Mark: BPP had a major podcast/online/interactive component, so we’ve carried those lessons forward. I think the main thing is with a podcast, someone actively chooses to stream or download you, so you know they come with some degree of interest. So that means less time spent on setup and more time getting straight to the conversation. Feedback is a key element of Sporkful and we weave it into everything we do, whether it’s the blog, podcast, Facebook page or Twitter stream.

Dan: I think one big difference is that there is no clock, so you can say as much or as little as you want. We try to keep our podcast tight, which is a challenge when no external force is making you keep it short.

OO: The amount you guys spend on the nature of food construction (the aforementioned cheese placement; your epic “spreading jam on top of peanut butter” debate) is definitely part of what makes the podcast so amusing. Do either of you obsess about the details in other mediums/subjects, or is food somehow special and more deserving of quantification/over-quantification?

Mark: Thanks! Food especially, but with me those traits certainly shows up on other topics. Whether it is to an unhealthy point is for my girlfriend to decide.

Dan: Ditto.

OO: I’m an unabashed fan of the show — but I also listen to an embarrassing number of podcasts every week. Why is the show the relatively short length that it is?

Dan: Keeping it short increases the chance that people will check out your podcast, because you’re not asking for much of an initial time investment. And while I do think we’re on to something good here and we have plenty of topics yet to cover, the show is pretty specific and we don’t want it to wear thin. I’m a big believer in the old cliche that it’s always better to leave people wanting more.

Mark: We can and do go on for longer, but we edit the show down to make sure listeners get only the best stuff, and that it’s short enough (usually around 15 minutes) that it’s quick and easy to listen to. Sometimes when we really like something but it just doesn’t fit, we post it on the blog as an outtake.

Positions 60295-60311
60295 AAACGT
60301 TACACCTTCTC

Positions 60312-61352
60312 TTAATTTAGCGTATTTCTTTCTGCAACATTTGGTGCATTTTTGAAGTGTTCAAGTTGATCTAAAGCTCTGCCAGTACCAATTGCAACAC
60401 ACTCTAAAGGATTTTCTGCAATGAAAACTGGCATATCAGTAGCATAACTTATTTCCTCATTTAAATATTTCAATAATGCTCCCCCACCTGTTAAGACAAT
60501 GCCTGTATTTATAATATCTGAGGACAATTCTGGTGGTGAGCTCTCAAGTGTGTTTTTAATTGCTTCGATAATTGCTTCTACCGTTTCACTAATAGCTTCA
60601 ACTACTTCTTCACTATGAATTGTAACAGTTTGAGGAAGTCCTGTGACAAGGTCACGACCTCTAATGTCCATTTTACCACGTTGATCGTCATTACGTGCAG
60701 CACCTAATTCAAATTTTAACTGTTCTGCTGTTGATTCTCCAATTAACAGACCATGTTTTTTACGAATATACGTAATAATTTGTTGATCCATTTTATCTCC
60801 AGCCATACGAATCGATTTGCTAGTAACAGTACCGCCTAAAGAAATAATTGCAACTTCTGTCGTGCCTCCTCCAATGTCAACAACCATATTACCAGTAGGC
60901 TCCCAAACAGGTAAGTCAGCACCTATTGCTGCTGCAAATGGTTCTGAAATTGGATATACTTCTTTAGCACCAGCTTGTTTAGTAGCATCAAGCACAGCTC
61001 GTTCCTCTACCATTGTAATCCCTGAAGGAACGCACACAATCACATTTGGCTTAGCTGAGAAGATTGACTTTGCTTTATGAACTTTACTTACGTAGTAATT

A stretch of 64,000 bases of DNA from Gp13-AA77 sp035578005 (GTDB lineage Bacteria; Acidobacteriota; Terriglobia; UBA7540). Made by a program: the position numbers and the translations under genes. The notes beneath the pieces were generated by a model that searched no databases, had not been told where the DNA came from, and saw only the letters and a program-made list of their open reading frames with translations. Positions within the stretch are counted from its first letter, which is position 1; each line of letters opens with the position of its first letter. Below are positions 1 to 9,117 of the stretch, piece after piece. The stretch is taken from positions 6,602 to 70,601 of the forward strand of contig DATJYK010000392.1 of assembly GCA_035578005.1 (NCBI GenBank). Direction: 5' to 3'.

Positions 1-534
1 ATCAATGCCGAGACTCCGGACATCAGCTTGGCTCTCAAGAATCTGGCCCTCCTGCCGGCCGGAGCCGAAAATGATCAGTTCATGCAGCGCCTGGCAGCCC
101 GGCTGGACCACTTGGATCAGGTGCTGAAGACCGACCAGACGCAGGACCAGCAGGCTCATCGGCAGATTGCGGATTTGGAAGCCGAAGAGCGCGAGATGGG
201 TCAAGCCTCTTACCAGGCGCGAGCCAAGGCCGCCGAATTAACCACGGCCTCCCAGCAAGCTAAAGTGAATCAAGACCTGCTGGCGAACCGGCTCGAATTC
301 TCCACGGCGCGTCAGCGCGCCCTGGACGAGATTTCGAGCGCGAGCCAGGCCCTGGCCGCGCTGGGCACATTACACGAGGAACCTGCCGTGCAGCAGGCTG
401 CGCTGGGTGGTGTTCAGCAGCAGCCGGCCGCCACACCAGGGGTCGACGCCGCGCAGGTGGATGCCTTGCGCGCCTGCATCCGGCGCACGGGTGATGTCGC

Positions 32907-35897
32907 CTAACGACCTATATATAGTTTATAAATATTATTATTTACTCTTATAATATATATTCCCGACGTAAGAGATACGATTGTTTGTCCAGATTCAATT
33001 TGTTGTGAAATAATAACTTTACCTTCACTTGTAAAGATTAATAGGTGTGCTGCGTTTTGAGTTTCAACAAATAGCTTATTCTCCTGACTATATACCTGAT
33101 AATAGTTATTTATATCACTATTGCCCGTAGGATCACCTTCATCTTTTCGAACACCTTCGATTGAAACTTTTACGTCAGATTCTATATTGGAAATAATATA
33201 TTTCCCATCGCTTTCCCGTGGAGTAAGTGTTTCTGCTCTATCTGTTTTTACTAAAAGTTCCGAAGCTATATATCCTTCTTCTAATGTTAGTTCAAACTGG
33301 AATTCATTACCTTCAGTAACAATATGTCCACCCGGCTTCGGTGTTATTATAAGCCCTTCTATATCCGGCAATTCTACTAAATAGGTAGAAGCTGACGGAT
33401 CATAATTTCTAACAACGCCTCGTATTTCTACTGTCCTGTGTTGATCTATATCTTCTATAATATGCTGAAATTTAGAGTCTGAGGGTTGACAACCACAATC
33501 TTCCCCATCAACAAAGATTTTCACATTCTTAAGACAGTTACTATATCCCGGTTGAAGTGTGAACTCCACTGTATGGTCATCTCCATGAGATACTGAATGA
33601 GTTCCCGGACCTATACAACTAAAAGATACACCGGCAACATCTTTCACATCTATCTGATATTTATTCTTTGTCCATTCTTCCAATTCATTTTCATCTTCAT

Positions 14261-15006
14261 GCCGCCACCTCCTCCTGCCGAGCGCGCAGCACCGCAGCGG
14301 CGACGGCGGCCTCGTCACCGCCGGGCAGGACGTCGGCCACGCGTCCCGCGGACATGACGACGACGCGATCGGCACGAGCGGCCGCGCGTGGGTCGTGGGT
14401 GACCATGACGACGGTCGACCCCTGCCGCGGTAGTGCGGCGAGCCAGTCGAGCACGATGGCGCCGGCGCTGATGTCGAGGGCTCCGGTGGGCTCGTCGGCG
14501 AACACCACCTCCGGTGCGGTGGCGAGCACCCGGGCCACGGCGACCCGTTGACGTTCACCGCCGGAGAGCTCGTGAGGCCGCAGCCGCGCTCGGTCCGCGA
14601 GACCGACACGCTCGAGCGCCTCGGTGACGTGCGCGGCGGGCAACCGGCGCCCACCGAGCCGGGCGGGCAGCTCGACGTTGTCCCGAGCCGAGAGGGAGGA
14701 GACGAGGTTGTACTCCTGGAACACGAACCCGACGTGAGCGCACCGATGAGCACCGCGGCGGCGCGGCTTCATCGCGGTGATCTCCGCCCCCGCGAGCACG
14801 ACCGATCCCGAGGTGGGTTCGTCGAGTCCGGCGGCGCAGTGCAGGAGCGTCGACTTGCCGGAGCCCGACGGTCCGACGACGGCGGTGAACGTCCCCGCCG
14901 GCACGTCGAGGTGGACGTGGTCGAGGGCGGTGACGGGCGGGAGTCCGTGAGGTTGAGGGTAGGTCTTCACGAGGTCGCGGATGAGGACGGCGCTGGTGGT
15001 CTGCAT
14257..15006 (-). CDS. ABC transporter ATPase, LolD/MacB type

OO: What food-related sites or media do you consume?

Mark: Serious Eats has great writing on a wide variety of topics. I’m always impressed at how the Chowhound boards are filled with smart people posting on both home cooking and restaurants. The NYT has great stuff both in the articles and increasingly in its food and drink blogs.

Dan: I love the Buzzfeed Food section, lots of fun stuff in there, and I often use Midtown Lunch to find new places to eat in NYC. Of course I need to check ThisIsWhyYoureFat.com periodically too. I’m not so much one for recipes, I like to invent my own dishes, so these sites help give me inspiration.

OO: What would you choose for your “death row” last meal?

Mark: Sometimes when food-obsessed friends visit me in New York, they’ll ask me to find them somewhere interesting to eat. For the really serious ones with the time, I’ll instruct them to skip the previous meal, and then I take them for consecutive meals at several restaurants serving different world cuisines. Ideally I like to hit 4-5 places, plus another for dessert. It’s a lot of food, but not as much as it sounds if you share entrees and order strategically. So for the last meal, I’d do something like that, a meal where every course would take me to a different part of the world. Then excellent ice cream for dessert, and really great aged rum, served neat.

Dan: That’s a tough one, because I don’t really have one all time favorite food, it’s a bit mood-dependent. That being said I’d probably go with fried chicken. My wife and I served fried chicken and mac and cheese at our wedding. Or maybe I’d just eat rancid tuna salad, so that my corpse would smell really bad for the jerks who executed me.

OO: How about your “desert island” meal? (kind of like the old “desert island” album question, except instead of listening to Zepplin until you croak, you’re eating some food that could reasonably have washed ashore with you

Dan: I’d go with a whole pig, because there are so many glorious cuts, preparations, and flavors to be obtained. If I was stuck on an island with nothing but pork, it’s the food I’d likely eat longest before getting sick of it.

Mark: My father was in the Army, so I always got a kick out of eating MREs. I loved the tiny Tabasco sauce you got with each ration. So hopefully some of those would survive, ideally the steak and pepper flavor, with pound cake for dessert. I’m told pound cake was one of the most prized food items in battle, because no matter how hot it got, the pound cake always tasted cool.


Dan mentioned to OO that in addition to The Sporkful, he’s also started “co-writing, editing and producing a daily video segment on Slate’s The Big Money called The Bullet.”

“It’s a daily look a business news, with jokes,” he says.

We’d like to thank Mark and Dan for their time and availability, and encourage anyone that bothers to eat to check out The Sporkful in any of its many forms, but especially the podcast.